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Storage Metal Hydrides

Solid storage of hydrogen is possible with metal hydrides. Metal hydrides are chemical compounds of hydrogen and other material such as magnesium, nickel, copper, iron or titanium. Basically, hydrogen bonds easily with more than 80 metallic compounds, forming a weak attraction that stores hydrogen until heated. These so-called metal hydride systems can either be at low (< 150ēC) or high temperature (300ēC).

Hydrogen can be stored in the form of hydrides at higher densities than by simple compression. However they still store little energy per unit weight. On the other hand, since heat is required to release the hydrogen, this method reduces safety concerns surrounding leakage that can be a problem with compressed hydrogen and LH2. However, as metal hydride material may react spontaneously when exposed to air or water, other specific safety issues need to be addressed.

Metal hydrides begin as intermetallic compounds produced in much the same way as any other metal alloy. They exhibit one important difference. When metal hydrides are exposed to hydrogen at certain pressures and temperatures absorb large quantities of the gas and form metal hydride compounds.(PalcanMetalHydrides)

When molecular hydrogen from the hydrogen gas comes into contact with the surface of a hydrogen storage metal hydride material, it dissociates into atomic hydrogen and distributes compactly throughout the metal lattice. Metal hydrides literally trap hydrogen within the alloy, much like a sponge absorbs water. When heat is applied, the gas is released.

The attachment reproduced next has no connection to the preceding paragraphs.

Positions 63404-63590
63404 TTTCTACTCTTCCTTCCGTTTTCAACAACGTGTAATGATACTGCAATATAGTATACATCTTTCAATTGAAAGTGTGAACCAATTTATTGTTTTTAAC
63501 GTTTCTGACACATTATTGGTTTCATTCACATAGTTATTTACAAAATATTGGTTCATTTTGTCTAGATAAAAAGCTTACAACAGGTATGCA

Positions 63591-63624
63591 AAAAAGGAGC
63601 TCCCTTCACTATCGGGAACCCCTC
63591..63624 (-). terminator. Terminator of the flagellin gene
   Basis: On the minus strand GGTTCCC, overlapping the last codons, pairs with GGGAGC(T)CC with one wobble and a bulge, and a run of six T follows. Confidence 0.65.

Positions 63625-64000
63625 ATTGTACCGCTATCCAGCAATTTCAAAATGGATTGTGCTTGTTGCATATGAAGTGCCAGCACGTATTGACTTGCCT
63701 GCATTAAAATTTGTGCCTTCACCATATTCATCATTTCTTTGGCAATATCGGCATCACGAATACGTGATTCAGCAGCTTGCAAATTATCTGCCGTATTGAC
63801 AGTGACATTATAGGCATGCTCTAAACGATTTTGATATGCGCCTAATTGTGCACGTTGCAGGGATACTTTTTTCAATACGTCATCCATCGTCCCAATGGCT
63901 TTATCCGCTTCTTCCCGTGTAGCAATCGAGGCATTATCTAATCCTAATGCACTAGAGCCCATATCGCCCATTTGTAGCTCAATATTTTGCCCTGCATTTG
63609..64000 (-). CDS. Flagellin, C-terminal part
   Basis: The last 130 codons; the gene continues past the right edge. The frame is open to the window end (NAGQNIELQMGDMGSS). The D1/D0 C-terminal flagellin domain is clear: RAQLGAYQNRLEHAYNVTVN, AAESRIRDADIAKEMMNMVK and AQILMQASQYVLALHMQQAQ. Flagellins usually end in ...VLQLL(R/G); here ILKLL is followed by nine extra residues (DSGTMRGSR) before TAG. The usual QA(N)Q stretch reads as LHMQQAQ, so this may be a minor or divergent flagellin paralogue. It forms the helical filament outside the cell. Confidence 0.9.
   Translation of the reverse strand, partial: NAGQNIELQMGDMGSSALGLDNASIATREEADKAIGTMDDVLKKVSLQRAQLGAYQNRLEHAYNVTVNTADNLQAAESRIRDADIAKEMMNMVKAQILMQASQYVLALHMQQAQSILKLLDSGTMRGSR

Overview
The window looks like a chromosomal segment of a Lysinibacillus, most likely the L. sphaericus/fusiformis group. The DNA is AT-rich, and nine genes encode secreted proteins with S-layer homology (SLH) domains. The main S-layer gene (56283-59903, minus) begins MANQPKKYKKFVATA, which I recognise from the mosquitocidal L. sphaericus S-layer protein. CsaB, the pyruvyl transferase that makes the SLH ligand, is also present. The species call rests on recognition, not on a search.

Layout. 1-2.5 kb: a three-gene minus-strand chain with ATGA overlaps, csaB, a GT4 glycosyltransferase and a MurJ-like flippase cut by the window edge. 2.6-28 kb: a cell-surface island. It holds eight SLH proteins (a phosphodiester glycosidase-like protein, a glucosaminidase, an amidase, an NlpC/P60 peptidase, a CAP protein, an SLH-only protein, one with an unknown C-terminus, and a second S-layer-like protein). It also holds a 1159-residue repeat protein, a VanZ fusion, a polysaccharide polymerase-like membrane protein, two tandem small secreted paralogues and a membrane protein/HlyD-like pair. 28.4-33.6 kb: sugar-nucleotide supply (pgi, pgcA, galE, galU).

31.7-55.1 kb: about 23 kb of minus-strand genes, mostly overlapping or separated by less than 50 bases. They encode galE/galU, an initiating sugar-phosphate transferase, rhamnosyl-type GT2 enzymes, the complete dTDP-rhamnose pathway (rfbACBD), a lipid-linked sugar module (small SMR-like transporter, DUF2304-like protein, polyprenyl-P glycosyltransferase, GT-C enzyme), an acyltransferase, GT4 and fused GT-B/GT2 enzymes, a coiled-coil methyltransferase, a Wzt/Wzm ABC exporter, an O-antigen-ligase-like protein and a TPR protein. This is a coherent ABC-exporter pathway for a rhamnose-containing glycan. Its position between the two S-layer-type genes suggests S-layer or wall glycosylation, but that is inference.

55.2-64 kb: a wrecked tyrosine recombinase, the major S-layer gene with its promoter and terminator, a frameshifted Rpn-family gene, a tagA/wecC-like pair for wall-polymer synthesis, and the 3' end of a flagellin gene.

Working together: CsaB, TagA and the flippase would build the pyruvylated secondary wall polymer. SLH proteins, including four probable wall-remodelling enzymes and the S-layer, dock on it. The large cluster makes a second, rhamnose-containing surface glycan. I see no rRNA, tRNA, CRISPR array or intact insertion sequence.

Absorption process

Hydrogen gas molecules (H2) stick to the metal surface and break down into hydrogen atoms (H). The hydrogen atoms* then penetrate into the interior of the metal crystal to form a new solid substance called a "metal hydride". The metal atoms are usually stretched apart to accommodate the hydrogen atoms. The physical arrangement (structure) of the metal atoms may also change as the hydride forms.

Desorption process

Hydrogen atoms* migrate to the surface of the metal hydride, combine into hydrogen molecules (H2) and flow away as hydrogen gas. The metal atoms contract to form the original metal crystal structure.

  • Note: It is not exactly correct to say "hydrogen atoms migrate". A hydrogen atom consists of a proton and an electron. As metallic substances absorb and release hydrogen, protons move among the metal atoms through a "sea of electrons" that include electrons from the metal and from hydrogen. If the proton is not closely associated with any particular electron it is not, strictly speaking, a "hydrogen atom".

Metal hydride compounds are thus formed, allowing for the absorption of hydrogen in the materials, while heat is simultaneously released in the process. Conversely, hydrogen is released (desorbed) when heat is applied to the materials. Hydrides can desorb the hydrogen at roughly the same pressure required for storage. In fact, the key to practical use of metal hydrides is their ability to both absorb and release the same quantity of hydrogen many times without deterioration.

In chemical shorthand, a typical reaction for such reversible metal hydrides can be expressed as shown below where M represents the metal, H2 is hydrogen and MH is the metal hydride.

M + H2 -> MH + Heat Out

M + H2 -> MH + Heat In